When you feel like you can’t handle the burden of debt management, you’ll encounter two options commonly available to South Africans: debt consolidation and debt review.
Which of these two is suitable for your situation?
What is Debt Consolidation?
When you take a debt consolidation loan, all your debts will be combined into one large loan. The creditor will repay all your debts and in return, you’ll just have to deal with the single new loan they’re offering.
In short, instead of worrying about multiple loans, you’ll just think about a single loan to repay.
Consolidated loans often have lower rates but have extended payment periods. For instance, instead of repaying all your loans within 24 months, you’ll have to do it in 48 months for the consolidated loan.
Debt consolidation can last from 3 to 5 years, depending on the amount of debt you have and the preferred terms.
The biggest risk in taking a debt consolidation loan is trapping yourself into deeper debt. Although monthly repayments are lower, the longer term can put you in trouble in the future. It might look like you’re saving money because of the lower interest rates, but consolidated loans will cost you more over the extended term period.
The lower monthly installments might also give you a false sense of security. It’s easy to overspend because you’ll feel like you’ve settled your debts. Having lower monthly repayments reinforce this idea, tempting you to spend more than needed.
Not everyone can qualify for debt consolidation. You can’t apply for it just because you want to get lower monthly repayments and avoid the hassle of dealing with individual creditors every month.
To qualify for debt consolidation, you need to have a good credit rating and repayment history. Repeatedly missing out on repayments is a bad sign for creditors and you’ll less likely to get accepted for a consolidation loan.
– Lower interest rate compared to existing rates from individual creditors
– One monthly repayment to worry about
– No impact on your credit score
– Longer repayment period means you’re paying more in the long run
– Interest rates may look more affordable, but you’ll be dealing with them for a long time
– A false feeling of security can tempt you to spend more than needed
What is Debt Review?
Cases wherein creditors threaten overindebted South Africans with legal actions aren’t unusual. Many who don’t know about the protection that debt review can give just submit to the forceful method of creditors, and this just leads them to more debt. Because of this, the South African government designed a program to protect over-indebted citizens from further committing financial mistakes.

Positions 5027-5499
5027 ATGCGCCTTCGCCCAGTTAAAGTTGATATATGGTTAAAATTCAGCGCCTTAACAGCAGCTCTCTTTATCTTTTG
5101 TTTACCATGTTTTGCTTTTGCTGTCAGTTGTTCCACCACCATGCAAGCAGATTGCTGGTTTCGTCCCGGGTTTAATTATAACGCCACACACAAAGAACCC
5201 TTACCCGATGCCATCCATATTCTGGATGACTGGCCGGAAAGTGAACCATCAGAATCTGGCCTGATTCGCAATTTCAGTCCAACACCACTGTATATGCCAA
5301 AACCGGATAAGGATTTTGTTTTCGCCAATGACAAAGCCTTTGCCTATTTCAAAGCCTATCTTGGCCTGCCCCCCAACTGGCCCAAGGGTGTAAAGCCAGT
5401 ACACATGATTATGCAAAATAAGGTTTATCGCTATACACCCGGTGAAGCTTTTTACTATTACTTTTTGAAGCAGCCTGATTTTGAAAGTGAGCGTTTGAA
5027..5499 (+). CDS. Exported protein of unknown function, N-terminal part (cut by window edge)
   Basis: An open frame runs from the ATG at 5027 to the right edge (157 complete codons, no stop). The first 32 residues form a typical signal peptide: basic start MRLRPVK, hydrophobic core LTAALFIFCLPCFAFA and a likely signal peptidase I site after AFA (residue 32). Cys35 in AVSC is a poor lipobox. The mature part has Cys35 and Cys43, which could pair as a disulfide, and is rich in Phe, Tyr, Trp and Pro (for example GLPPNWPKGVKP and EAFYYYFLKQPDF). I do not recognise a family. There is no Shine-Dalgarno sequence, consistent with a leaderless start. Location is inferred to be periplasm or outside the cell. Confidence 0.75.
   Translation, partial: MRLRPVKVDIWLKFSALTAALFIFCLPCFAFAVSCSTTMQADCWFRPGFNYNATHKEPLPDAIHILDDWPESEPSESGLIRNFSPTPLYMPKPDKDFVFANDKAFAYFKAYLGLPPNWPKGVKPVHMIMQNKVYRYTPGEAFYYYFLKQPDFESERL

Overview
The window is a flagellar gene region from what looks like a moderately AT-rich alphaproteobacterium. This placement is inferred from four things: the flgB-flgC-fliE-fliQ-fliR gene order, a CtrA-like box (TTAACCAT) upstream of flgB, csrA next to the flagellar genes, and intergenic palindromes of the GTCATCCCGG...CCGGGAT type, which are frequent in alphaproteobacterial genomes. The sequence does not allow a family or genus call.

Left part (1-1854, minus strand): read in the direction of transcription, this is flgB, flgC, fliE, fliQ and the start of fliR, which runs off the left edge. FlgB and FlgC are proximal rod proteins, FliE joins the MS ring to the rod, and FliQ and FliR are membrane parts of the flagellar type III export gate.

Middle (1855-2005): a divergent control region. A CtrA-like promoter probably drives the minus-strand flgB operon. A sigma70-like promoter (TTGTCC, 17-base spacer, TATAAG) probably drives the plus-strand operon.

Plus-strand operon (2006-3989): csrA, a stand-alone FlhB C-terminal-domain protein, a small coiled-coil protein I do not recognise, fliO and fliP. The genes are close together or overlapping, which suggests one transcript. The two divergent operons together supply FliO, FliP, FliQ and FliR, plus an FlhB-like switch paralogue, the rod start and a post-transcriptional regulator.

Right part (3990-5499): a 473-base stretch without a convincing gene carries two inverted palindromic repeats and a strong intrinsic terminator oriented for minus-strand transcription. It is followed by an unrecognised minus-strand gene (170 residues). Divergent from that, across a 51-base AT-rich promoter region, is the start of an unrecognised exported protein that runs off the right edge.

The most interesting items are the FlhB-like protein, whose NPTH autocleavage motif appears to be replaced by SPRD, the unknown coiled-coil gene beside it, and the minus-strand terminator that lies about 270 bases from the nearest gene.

Debt review, also known as debt counselling, is a measure enforced under the National Credit Act (NCA) to help South Africans avoid being blacklisted by banks. It’s designed for those who are struggling with their finances and are having trouble juggling too much debt.
While you’re under debt review, you’ll be given a more affordable repayment plan that matches your financial capability. You’ll also be taught how to manage your money better to make sure you won’t encounter the same problem again in the future.
During the debt review period, you won’t have to worry about dealing with multiple credit providers to whom you’re indebted to. You’ll just deal with a single payment distribution agency that will take care of paying all creditors on your behalf.
Overall, debt review is generally the safer and more effective route to take to be able to comply with debt repayments.
If you repeatedly fall behind payments and your debts just keep on piling on top of the other, it’s time to seek help from a debt counsellor and undergo a debt review. These counsellors will guide you through the legal process and do their best to solve your debt problems.
To qualify for a debt review, you must be over-indebted and unable to meet your repayment obligations on time. You or your partner must also have a stable source of income so that the counsellors will have a reasonable basis for negotiating lower rates on your behalf.
– You get restructured debts that are easier to pay
– Debt counsellors will take over the negotiation with credit providers to help you get lower rates and reduced repayment terms
– You get legal protection from being pestered by credit agents
– You won’t be blacklisted while you’re under the debt review process
– You may not qualify for debt review if the counsellor finds that you’re not over-indebted
– You can’t apply for new credit while undergoing the process
– Not all debts can be covered by debt review
– There’s a debt counselling fee you must add to your repayment plan
Which One Should You Take?
If you’re having trouble dealing with multiple creditors, and you’re not behind regular repayments, you can consider taking a debt consolidation loan. This may give you peace of mind because you’ll just be worrying about repaying a single loan.
However, if you’re having financial trouble that you can’t keep up with repayments, it’s best to undergo a debt review program. While under the debt review process, you’ll have more breathing room to deal with your debts and avoid putting yourself into more debt.